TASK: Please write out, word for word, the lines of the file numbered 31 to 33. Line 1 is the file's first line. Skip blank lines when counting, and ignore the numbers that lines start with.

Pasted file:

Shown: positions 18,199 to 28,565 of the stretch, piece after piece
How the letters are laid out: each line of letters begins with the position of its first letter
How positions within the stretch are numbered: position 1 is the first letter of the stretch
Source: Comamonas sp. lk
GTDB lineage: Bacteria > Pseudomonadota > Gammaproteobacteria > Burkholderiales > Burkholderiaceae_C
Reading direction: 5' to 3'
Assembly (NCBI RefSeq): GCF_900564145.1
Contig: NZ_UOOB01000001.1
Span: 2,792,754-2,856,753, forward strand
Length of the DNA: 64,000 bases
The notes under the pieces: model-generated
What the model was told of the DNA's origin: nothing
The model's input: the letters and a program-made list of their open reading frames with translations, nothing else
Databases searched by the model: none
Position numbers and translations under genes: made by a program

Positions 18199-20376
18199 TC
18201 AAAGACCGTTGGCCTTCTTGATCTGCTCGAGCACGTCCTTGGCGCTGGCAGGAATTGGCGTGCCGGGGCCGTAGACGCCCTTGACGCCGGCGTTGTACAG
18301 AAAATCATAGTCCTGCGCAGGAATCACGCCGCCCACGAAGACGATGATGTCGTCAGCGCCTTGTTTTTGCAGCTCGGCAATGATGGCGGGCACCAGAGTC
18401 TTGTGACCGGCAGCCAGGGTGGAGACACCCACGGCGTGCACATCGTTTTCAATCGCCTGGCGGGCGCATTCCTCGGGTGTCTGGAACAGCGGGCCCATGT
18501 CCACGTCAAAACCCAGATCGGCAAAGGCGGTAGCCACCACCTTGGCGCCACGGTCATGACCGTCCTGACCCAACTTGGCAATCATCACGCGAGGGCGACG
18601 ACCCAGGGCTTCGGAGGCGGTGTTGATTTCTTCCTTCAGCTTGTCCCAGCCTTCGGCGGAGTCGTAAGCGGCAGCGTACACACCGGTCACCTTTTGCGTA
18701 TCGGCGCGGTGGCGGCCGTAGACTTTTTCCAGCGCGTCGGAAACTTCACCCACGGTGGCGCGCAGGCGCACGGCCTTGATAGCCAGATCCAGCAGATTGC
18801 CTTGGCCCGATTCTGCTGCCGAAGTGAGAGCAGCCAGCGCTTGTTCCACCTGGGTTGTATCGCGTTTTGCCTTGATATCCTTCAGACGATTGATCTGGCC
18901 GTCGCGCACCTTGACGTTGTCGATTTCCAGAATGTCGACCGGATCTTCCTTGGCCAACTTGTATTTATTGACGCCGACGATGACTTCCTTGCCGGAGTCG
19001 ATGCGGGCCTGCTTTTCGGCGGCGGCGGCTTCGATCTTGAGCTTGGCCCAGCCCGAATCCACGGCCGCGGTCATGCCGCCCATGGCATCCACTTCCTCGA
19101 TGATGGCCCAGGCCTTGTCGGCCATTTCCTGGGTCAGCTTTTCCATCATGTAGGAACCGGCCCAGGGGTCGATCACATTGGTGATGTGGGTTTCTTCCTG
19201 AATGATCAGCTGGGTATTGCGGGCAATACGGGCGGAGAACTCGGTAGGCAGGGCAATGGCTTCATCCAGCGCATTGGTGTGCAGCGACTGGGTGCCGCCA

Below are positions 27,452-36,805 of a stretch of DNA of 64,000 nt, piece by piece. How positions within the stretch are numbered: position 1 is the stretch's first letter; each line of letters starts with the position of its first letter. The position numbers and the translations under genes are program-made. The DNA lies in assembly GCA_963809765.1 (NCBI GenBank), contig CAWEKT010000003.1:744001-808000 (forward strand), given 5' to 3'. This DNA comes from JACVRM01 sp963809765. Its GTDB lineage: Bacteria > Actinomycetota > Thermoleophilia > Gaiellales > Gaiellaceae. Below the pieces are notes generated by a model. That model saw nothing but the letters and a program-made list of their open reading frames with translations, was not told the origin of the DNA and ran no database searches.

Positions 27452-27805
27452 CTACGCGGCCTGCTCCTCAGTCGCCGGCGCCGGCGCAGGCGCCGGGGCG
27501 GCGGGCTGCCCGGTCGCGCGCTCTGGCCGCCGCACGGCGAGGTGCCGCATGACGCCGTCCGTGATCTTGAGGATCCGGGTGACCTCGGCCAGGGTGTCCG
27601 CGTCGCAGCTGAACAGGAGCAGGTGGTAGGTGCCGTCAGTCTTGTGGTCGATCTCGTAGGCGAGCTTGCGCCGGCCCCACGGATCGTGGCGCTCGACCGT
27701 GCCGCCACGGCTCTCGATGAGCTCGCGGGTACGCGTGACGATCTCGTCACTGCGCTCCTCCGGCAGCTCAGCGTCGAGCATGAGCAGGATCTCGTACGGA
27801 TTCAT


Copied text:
27452 CTACGCGGCCTGCTCCTCAGTCGCCGGCGCCGGCGCAGGCGCCGGGGCG
27501 GCGGGCTGCCCGGTCGCGCGCTCTGGCCGCCGCACGGCGAGGTGCCGCATGACGCCGTCCGTGATCTTGAGGATCCGGGTGACCTCGGCCAGGGTGTCCG
27601 CGTCGCAGCTGAACAGGAGCAGGTGGTAGGTGCCGTCAGTCTTGTGGTCGATCTCGTAGGCGAGCTTGCGCCGGCCCCACGGATCGTGGCGCTCGACCGT